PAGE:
Once you make the minimum payments on your credit card for more than several months, you’re likely to get a letter from your credit card institution requesting to raise your payment each month.
The FCA or Financial Conduct Authority indicate that all customers making minimum payments for 18 months or more has to raise their payments. This is because, when making minimum payments, the amount goes to your interest and charges and not to your debit balance.
Receiving a Notice about Persistent Debt
The FCA sets rules that dictate your credit card provider to notify you whenever your account is classified under persistent debt. When this happens, they will also ask you to pay your debt more than the minimum payment. They’ll also inform you what options you have to resolve your debt and the consequences that can occur if you can’t pay more each month.
This does not mean that your creditor compels you to pay off your debt. They simply implement the rules to prevent future issues with your debts.
Will my credit card be suspended?
As a last resort, your credit card provider might suspend your card if you deliberately ignore increasing your payments. This is to prevent your card from accumulating larger balance.
How can I avoid being in persistent debt?
The following are some of the steps that you can consider to avoid being in a persistent debt:
Speaking to your credit card provider
Your provider may agree in suspending the interest charges for a short period. Besides, if you’re thinking of moving to another institution provider through a balance transfer, you can inform your provider and check whether they have better offer for you.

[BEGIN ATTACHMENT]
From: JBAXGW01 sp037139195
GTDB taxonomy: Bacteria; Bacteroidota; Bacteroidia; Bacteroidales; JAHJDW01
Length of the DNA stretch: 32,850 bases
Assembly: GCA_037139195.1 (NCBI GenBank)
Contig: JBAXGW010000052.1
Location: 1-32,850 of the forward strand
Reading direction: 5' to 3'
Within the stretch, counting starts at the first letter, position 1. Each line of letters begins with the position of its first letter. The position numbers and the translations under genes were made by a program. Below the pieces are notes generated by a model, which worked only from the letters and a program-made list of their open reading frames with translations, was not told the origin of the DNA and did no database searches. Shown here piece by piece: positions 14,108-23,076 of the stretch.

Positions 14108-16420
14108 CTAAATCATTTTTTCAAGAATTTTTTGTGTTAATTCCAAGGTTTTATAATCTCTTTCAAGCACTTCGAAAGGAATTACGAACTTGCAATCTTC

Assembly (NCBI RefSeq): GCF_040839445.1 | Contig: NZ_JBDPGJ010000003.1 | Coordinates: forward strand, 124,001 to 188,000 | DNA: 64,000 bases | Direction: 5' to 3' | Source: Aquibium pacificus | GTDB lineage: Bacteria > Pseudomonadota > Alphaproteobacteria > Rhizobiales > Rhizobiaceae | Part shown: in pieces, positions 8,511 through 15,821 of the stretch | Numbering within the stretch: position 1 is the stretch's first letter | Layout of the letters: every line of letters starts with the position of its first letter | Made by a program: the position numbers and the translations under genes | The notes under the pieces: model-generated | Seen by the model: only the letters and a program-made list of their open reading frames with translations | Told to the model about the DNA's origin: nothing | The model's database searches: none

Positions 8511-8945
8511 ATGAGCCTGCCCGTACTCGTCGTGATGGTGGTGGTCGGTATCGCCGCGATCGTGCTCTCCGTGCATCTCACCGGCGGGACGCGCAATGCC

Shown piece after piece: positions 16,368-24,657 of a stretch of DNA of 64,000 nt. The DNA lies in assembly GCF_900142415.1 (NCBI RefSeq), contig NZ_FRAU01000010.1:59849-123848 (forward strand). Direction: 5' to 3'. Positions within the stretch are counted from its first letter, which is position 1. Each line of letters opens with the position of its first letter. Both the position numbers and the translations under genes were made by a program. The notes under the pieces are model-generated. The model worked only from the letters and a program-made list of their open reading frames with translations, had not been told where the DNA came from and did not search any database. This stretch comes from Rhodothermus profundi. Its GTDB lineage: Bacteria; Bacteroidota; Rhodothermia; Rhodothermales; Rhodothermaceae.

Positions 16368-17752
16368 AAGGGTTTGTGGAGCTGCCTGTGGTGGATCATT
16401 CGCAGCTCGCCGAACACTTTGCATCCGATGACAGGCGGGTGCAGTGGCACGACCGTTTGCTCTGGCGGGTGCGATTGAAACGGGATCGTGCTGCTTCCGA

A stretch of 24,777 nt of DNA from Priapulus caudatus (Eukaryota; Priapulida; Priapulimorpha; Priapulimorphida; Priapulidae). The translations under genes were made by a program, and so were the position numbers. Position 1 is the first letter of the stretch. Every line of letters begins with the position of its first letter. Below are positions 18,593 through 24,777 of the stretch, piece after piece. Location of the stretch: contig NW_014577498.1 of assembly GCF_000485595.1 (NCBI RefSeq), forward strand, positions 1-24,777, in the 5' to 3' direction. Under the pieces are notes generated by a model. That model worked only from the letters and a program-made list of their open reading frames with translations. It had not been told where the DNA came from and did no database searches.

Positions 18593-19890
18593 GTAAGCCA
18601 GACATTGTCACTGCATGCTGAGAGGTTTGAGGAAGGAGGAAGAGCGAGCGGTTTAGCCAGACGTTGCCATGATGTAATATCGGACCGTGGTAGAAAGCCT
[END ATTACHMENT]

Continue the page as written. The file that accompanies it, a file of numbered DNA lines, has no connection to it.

Increasing Payments each month and stop using the card
Once you stop using the card, you can avoid getting a huge balance. You may also increase your payment each month to pay off both interest and debt balance.
Consider options to pay off the debt faster
You may consider transferring your card balance to a provider that offers lower rates and 0% balance transfer.
How much of a monthly payment incorporates my balance?
Your credit card payment each month is deducted from the interest and necessary charges, and in reducing a percentage of your total debt.
Making minimum payment each month can take you long to pay the entire debt. The minimum amount you pay will meet the interest payments and only a small percentage of it goes to your balance.
On the contrary, if you pay more than the minimum each month, the excess amount will be deducted from the debt balance. This can help you pay off your debt faster.
How do I pay off my persistent debt?
Once you know how your budget works with the flow of your income and expenses each month, you’ll be able to find out how much you can afford to pay off your debt. After you’ve come up with the figure, you should also be cautious in spending within your means.
Granted, you’ve created a budget and determine how much money left you can afford for payments, you ma consider:
- Pay the usual amount every month – Arrange an affordable amount that you can add up on top of your minimum payment
- Paying minimum payment, along with a fixed amount every month – Paying some additional pounds every month better work out a fixed amount for a monthly payment
- Make one-off extra payments based on what you can afford – You must pay the minimum each month and can add up certain payments on top of it from time to time.
If you can’ afford to pay more than the minimum amount each month, this is a wake-up call that you’re struggling with debts. While still early, it’s best that you get debt help and advice right away.